Although the initial tool can be an investment to design and manufacture, the process is extremely cost-effective once this tool is complete. The errorless mould can be used repeatedly and yield the same consistent results, which is why this manufacturing method is used to make so many products we know and use every day.
The only slight disadvantage to injection moulding is the upfront cost of the mould design. Depending on its intricacy, it may require extensive design, testing, adjustments, and therefore longer lead times.
Types of injection moulding
Thermoplastic Injection Moulding
Thermoplastic Injection Moulding is where a thermoplastic polymer is used in injection moulding. The process involves the plastic material changing to a liquid state, and unlike thermoset plastics, which cool permanently into a solid, thermoplastics can be remelted once they’ve cooled.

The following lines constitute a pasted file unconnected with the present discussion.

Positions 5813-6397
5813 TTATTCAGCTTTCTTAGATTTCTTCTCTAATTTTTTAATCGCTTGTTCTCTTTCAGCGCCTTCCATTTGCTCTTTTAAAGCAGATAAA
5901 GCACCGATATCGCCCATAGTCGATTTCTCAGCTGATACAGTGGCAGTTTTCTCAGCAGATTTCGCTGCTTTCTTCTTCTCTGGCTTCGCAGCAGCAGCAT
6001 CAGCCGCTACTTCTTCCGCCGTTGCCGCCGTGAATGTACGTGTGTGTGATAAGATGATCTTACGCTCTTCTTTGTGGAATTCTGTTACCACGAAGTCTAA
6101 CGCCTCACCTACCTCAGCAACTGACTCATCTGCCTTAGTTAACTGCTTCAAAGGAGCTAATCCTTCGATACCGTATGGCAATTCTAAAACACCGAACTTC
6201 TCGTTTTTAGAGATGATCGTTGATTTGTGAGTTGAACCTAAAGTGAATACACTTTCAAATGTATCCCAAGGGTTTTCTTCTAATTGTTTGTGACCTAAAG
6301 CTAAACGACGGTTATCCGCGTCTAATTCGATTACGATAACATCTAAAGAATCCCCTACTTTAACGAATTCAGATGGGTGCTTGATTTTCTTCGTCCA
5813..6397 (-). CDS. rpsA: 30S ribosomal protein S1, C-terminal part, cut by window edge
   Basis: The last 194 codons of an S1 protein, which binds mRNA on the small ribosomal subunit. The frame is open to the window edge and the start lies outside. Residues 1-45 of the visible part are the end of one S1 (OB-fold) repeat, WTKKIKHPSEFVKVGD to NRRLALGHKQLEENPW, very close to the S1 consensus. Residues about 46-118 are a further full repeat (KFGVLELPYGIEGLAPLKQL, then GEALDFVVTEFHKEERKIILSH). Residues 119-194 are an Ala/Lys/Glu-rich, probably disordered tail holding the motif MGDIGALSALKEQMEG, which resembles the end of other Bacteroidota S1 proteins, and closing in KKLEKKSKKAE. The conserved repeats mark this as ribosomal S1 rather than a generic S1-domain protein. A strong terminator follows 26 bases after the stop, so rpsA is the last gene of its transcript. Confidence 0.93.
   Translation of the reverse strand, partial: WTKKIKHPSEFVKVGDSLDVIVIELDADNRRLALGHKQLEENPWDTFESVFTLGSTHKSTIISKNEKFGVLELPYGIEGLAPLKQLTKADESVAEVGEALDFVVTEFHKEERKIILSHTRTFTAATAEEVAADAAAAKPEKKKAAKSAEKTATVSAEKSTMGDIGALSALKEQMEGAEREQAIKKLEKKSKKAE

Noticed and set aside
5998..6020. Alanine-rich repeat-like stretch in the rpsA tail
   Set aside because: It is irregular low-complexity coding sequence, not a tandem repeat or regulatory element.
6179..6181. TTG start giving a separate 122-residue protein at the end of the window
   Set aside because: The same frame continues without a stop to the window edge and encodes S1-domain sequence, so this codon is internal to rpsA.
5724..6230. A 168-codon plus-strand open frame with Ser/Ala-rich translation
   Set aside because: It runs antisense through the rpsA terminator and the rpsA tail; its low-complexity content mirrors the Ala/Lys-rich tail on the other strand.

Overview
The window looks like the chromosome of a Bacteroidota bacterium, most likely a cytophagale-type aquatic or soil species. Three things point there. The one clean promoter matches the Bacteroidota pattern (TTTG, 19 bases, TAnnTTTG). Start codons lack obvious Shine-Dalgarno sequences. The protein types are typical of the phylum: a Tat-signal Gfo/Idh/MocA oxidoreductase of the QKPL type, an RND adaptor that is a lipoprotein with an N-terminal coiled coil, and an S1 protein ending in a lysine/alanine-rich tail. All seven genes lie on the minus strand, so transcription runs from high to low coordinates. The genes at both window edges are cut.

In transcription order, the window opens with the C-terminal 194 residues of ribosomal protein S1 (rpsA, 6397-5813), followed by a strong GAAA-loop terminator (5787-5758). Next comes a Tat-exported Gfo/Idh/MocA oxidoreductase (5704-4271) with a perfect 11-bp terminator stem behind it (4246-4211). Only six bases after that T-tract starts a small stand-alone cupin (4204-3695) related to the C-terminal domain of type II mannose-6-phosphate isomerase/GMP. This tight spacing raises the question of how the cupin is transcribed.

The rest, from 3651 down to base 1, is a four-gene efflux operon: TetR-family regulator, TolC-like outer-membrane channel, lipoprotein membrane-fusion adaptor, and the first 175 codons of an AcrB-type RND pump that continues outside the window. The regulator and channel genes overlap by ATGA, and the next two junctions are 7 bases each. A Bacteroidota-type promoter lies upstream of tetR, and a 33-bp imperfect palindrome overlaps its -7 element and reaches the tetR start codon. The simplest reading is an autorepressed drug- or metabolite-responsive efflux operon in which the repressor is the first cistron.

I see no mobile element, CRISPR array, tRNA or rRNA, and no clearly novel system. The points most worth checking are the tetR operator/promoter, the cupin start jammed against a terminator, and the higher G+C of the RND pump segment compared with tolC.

Insert moulding is an injection moulding process that sees two or more components combined to form a single finished product. Insert moulding involves inserting a component into the mould cavity prior to the injection, with the melted plastic filling the mould around the insert. This technique is used to add strength to a product. It can also come in handy as it can be used as an alternative method to reduce product weight or increase its strength.
Overmoulding, or two-shot moulding, sees the injection mould covered with another substance such as rubber. This makes the final product more durable, and a popular choice of material for over-moulding is TPE (Thermoplastic Elastomer). In practice, a good example of over-moulding is the flexible rubber parts commonly found on toothbrushes. Additionally, over-moulding can combine products that are comprised of multiple components.